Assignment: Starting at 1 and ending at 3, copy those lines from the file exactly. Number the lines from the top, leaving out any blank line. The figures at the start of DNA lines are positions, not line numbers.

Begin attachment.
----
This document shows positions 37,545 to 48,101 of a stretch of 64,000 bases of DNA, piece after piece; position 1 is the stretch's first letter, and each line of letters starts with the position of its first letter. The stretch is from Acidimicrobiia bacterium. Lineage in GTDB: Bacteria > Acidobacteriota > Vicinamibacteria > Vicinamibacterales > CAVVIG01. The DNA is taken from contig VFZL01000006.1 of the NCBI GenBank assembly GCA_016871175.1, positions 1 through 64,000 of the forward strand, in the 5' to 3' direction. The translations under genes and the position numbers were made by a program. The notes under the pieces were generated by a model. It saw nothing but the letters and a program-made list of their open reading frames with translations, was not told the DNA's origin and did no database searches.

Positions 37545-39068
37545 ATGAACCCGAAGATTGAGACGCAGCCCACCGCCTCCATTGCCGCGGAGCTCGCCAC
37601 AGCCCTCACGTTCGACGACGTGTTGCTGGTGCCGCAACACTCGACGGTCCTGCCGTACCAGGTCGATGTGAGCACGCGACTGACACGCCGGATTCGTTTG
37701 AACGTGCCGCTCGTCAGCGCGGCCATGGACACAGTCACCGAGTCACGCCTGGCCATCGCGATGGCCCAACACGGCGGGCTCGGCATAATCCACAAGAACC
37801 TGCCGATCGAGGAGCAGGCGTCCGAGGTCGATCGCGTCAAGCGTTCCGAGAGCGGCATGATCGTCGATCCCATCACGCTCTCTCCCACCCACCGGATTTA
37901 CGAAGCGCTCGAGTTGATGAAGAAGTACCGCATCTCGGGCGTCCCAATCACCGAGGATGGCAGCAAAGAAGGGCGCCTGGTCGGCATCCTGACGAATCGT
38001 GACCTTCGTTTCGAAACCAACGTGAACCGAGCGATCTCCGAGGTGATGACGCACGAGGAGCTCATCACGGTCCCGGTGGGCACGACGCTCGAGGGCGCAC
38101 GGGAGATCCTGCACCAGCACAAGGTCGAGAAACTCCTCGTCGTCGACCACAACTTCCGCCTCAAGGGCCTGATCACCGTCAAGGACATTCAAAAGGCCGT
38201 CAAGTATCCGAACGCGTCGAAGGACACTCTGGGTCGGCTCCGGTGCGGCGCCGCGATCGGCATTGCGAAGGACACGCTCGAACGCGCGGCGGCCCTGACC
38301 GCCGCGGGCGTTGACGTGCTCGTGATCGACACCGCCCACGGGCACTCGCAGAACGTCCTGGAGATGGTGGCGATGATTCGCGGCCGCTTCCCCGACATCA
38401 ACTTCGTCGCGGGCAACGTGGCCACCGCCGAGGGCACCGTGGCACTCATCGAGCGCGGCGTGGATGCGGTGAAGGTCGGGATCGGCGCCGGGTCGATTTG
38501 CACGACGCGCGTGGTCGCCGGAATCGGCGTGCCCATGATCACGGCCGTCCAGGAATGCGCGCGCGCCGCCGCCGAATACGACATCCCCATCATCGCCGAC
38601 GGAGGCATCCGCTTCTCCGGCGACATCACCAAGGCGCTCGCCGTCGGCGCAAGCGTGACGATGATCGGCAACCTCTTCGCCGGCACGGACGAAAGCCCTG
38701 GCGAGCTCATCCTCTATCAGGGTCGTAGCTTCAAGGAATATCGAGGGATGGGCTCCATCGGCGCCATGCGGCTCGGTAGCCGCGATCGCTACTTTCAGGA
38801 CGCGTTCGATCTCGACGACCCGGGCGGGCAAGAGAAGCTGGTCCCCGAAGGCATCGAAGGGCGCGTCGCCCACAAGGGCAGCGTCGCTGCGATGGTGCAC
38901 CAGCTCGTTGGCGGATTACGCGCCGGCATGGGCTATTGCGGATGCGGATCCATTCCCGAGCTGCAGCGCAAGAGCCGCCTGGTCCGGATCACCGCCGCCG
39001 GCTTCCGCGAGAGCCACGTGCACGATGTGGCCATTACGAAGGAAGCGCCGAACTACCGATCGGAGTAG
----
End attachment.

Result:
This document shows positions 37,545 to 48,101 of a stretch of 64,000 bases of DNA, piece after piece; position 1 is the stretch's first letter, and each line of letters starts with the position of its first letter. The stretch is from Acidimicrobiia bacterium. Lineage in GTDB: Bacteria > Acidobacteriota > Vicinamibacteria > Vicinamibacterales > CAVVIG01. The DNA is taken from contig VFZL01000006.1 of the NCBI GenBank assembly GCA_016871175.1, positions 1 through 64,000 of the forward strand, in the 5' to 3' direction. The translations under genes and the position numbers were made by a program. The notes under the pieces were generated by a model. It saw nothing but the letters and a program-made list of their open reading frames with translations, was not told the DNA's origin and did no database searches.

Positions 37545-39068
37545 ATGAACCCGAAGATTGAGACGCAGCCCACCGCCTCCATTGCCGCGGAGCTCGCCAC